Mr. [Henry] CLAY. From the Richmond Enquirer, addressed to the editors—You will oblige one of your subscribers by inserting, in your paper, the inclosed paragraph of a letter from Mr. Clay. He states, in terms so strong, so frank and fearless, the grounds on which he will vote for Mr. Adams, in the face of instructions from a dominant party in Kentucky, a party who have prophaned the temple of their liberty, by pulling down their constitution; that it is impossible the sincerity of his motives can be doubted.
In a speech of March 7, 1828 by Congressman Richard Wilde of Georgia on a tariff bill, in Debates in Congress (1828):
In entertaining the sentiments he expresses, my colleague has, I think, adopted a theory which runs counter to his practice. No one, I am sure, feels his responsibility more sensibly, yet, no one, I am equally certain, will, when occasion requires, discharge the most painful duty, with more frank and fearless rectitude.
And from "Herkimer Convention," in the [Vincennes, Indiana] Western Sun & General Advertiser (October 23, 1830):
The president elect [Andrew Jackson] entered upon the duties of his office, and his first message developed the character and firmness of the man, as they had before appeared to the nation and the world, and gave the fullest assurances to republicans that his administration would be distinctly characterised by a speedy return and a strict adherence, to the principles of the illustrious Jefferson. In no respect have these assurances, as yet been violated, and we hazard nothing in saying, that hitherto the most sanguine expectations of the friends of the President, have been more than realized, and that his frank and fearless discharge of all the responsible duties of his high station, has commanded the admiration of all, and the approbation of many of his former opponents.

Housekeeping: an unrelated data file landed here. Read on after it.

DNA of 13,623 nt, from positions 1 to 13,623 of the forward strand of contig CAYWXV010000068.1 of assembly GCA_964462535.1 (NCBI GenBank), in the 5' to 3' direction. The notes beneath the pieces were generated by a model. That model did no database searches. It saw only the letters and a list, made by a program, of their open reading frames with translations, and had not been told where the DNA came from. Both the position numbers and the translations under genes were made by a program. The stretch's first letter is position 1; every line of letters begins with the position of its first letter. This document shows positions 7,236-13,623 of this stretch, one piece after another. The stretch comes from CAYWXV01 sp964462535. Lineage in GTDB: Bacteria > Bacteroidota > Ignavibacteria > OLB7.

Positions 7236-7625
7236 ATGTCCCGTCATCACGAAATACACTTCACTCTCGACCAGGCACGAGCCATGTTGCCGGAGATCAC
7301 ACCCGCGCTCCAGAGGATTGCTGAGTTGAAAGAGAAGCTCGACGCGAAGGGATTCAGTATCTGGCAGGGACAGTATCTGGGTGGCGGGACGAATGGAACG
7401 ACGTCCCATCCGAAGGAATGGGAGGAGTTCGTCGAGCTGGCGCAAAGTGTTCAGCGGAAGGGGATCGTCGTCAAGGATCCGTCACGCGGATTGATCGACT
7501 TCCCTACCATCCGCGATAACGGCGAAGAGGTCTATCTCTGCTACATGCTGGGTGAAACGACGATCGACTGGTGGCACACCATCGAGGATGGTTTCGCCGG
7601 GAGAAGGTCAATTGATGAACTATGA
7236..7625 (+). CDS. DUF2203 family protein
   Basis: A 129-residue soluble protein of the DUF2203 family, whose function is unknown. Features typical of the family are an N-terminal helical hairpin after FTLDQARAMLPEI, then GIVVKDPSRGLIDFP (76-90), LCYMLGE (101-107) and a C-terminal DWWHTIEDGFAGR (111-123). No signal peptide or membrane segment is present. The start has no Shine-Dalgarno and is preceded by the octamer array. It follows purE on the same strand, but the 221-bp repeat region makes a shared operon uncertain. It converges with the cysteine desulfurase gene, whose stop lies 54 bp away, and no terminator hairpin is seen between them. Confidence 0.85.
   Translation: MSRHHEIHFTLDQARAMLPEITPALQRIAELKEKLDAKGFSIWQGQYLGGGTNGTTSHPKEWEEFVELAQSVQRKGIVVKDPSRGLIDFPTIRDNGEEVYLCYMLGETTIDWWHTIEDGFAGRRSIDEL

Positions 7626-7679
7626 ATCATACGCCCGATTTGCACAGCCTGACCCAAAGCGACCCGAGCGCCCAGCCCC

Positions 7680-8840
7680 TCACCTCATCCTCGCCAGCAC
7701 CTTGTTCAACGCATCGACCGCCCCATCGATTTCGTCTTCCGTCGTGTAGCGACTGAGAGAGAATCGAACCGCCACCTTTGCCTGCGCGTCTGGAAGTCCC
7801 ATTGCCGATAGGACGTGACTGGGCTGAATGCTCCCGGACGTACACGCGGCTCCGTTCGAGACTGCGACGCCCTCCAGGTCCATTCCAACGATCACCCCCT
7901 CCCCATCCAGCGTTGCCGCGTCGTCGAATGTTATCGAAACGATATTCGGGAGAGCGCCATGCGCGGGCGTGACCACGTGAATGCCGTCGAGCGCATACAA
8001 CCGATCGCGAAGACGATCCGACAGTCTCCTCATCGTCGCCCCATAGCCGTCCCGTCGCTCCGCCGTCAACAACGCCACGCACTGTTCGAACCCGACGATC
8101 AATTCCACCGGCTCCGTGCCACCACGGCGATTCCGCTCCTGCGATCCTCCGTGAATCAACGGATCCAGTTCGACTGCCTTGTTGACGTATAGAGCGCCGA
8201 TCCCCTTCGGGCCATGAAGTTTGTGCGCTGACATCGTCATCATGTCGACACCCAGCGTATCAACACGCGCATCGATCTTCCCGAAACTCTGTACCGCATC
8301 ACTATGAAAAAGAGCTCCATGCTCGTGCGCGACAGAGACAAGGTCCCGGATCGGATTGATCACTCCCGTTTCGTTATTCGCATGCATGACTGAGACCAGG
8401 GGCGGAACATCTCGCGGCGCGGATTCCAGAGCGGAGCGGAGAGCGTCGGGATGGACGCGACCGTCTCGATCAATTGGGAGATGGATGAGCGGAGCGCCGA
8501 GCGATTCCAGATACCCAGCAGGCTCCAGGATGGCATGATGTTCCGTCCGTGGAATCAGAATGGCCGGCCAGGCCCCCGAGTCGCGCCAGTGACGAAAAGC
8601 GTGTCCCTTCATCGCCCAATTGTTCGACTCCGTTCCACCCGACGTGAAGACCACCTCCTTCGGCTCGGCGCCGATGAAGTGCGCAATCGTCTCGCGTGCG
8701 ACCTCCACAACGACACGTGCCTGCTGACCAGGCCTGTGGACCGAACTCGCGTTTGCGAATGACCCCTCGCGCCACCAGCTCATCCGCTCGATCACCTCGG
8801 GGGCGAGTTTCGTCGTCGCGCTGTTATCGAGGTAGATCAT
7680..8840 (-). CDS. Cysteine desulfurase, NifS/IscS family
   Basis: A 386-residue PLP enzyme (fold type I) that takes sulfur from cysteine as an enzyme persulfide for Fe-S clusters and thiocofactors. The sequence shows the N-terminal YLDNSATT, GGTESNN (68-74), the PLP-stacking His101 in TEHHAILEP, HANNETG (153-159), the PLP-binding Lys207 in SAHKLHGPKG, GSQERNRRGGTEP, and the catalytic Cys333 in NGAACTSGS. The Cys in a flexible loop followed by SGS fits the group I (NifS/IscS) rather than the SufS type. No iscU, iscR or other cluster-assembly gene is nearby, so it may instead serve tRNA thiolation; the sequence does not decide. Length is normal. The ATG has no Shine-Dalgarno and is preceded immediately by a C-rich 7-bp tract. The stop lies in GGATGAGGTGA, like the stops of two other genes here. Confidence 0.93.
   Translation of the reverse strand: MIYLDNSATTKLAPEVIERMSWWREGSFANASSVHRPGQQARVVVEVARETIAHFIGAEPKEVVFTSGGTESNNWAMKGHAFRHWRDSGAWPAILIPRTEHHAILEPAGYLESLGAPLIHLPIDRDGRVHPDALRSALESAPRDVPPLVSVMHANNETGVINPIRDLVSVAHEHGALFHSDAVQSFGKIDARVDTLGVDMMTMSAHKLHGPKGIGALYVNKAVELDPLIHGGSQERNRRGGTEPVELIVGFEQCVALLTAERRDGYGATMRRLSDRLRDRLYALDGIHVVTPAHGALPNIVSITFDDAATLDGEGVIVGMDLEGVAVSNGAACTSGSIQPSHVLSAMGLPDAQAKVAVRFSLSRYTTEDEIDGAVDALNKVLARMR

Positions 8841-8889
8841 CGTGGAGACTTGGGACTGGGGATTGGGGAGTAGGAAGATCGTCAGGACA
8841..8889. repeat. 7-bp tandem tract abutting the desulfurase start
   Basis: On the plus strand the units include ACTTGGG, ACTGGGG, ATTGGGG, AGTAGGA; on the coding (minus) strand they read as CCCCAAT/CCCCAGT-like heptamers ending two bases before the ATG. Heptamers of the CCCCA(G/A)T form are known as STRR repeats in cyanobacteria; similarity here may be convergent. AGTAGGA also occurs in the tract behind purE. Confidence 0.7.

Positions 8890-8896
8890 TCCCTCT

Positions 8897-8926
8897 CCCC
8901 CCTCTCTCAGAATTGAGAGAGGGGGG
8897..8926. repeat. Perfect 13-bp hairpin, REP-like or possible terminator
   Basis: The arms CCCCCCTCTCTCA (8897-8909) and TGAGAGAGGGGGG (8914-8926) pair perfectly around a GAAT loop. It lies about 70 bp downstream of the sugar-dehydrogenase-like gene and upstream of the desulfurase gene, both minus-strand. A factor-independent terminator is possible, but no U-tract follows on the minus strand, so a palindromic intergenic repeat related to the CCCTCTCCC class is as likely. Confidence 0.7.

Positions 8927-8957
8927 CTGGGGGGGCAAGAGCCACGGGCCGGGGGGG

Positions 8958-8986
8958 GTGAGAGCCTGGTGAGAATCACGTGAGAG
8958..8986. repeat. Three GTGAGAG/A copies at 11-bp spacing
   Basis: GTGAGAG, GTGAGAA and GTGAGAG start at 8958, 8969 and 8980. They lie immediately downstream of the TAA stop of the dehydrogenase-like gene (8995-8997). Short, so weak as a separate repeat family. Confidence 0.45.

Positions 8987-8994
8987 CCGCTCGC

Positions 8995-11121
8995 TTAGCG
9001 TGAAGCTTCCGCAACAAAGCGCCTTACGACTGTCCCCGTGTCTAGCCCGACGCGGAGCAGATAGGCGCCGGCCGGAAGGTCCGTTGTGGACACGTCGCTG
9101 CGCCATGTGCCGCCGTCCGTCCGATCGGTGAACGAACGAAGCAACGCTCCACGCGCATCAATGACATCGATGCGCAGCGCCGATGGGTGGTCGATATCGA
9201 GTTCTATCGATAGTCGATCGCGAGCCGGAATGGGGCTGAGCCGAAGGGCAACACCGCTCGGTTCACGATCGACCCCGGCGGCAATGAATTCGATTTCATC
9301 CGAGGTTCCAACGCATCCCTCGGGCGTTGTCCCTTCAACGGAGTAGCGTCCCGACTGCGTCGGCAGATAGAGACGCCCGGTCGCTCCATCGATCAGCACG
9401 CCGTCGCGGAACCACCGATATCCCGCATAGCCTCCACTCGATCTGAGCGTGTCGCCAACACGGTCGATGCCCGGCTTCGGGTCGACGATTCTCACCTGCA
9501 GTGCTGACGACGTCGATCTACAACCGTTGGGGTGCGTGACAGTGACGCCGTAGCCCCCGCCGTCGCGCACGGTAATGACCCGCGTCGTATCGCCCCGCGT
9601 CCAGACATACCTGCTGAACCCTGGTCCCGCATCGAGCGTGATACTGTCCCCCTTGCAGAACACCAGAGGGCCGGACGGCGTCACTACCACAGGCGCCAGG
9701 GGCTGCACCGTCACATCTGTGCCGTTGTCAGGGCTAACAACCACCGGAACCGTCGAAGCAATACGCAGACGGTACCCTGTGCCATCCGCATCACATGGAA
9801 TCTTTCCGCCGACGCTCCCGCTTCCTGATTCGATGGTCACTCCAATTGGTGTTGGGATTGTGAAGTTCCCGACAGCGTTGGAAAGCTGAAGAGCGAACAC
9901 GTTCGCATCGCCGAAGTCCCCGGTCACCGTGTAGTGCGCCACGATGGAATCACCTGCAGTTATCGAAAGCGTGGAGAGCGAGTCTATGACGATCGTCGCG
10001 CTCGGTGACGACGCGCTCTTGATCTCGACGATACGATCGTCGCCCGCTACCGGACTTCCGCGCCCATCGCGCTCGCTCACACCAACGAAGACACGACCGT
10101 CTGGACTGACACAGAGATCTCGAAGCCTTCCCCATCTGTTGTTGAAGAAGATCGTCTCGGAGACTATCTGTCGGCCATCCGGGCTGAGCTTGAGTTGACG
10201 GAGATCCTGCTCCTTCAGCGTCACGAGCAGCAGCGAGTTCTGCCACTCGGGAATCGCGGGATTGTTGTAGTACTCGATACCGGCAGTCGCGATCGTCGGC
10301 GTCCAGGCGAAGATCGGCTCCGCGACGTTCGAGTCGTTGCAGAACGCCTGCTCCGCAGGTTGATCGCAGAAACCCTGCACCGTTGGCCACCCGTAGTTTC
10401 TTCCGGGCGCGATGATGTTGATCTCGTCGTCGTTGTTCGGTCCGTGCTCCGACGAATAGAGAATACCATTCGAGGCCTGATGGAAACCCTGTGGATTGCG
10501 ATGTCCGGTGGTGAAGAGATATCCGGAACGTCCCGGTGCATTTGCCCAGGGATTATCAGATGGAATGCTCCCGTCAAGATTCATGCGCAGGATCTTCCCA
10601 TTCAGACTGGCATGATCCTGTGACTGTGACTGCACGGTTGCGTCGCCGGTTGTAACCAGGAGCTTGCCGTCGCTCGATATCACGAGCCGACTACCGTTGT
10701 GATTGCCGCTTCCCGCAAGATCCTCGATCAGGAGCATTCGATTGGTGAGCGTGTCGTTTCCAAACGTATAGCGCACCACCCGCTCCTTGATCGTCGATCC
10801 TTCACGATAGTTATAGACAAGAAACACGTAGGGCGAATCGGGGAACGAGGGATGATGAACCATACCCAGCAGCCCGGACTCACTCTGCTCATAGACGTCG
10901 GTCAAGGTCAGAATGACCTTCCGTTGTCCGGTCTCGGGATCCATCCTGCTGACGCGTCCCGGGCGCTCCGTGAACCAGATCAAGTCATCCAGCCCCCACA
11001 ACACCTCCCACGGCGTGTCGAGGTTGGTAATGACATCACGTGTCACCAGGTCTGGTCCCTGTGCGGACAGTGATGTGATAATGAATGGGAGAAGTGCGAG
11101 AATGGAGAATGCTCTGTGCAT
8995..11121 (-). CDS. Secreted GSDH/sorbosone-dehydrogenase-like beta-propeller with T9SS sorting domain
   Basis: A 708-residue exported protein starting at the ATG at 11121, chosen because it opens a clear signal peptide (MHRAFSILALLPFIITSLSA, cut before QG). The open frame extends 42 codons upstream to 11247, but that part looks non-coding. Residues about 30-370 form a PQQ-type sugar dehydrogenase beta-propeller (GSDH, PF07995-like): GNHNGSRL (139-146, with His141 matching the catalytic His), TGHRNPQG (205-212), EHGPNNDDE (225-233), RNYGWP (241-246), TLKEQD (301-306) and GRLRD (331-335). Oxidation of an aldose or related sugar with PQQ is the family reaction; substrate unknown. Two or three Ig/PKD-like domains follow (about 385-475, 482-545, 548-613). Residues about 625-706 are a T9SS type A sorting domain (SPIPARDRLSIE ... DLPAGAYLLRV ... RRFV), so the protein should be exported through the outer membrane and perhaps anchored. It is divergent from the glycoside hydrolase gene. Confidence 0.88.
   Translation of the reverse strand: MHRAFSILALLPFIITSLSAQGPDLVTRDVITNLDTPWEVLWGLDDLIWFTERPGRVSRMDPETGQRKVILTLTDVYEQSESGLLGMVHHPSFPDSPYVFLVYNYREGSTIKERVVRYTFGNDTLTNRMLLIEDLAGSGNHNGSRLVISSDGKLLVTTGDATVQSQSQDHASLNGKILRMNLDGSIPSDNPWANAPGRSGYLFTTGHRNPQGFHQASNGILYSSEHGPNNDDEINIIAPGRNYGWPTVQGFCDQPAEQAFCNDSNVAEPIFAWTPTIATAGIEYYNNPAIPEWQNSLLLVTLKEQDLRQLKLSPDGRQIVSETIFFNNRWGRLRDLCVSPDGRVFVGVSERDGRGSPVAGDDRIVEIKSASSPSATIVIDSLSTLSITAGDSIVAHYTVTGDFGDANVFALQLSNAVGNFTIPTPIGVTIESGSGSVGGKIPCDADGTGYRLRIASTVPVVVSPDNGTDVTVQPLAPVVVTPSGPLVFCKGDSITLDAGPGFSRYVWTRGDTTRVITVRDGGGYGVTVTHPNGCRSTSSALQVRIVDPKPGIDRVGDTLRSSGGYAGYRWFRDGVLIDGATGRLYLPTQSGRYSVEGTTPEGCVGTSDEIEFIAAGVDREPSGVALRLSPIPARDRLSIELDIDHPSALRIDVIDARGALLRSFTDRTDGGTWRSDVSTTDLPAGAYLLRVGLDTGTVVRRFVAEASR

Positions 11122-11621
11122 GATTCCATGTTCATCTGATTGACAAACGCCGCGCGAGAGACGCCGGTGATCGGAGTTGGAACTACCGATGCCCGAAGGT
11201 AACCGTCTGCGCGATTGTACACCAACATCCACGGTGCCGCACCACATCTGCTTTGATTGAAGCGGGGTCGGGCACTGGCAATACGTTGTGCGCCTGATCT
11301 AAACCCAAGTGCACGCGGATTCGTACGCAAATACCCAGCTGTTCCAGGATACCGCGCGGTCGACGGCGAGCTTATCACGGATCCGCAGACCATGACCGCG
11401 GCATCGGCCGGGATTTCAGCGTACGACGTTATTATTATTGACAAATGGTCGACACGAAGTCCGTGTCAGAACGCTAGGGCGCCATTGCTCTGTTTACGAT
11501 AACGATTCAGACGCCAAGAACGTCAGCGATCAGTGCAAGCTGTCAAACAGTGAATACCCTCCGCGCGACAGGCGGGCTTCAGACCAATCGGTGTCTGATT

"Frank and fearless" appears in a political context in Great Britain and Australia in the same general period. From "University Commission," in the Midlothian [Scotland] Scotsman (August 19, 1826) [combined snippets from a fee-gated site]:
In such circumstances, it would be idle to expect a frank and fearless report. Our objections to the persons who compose the board are as strong as to its constitution.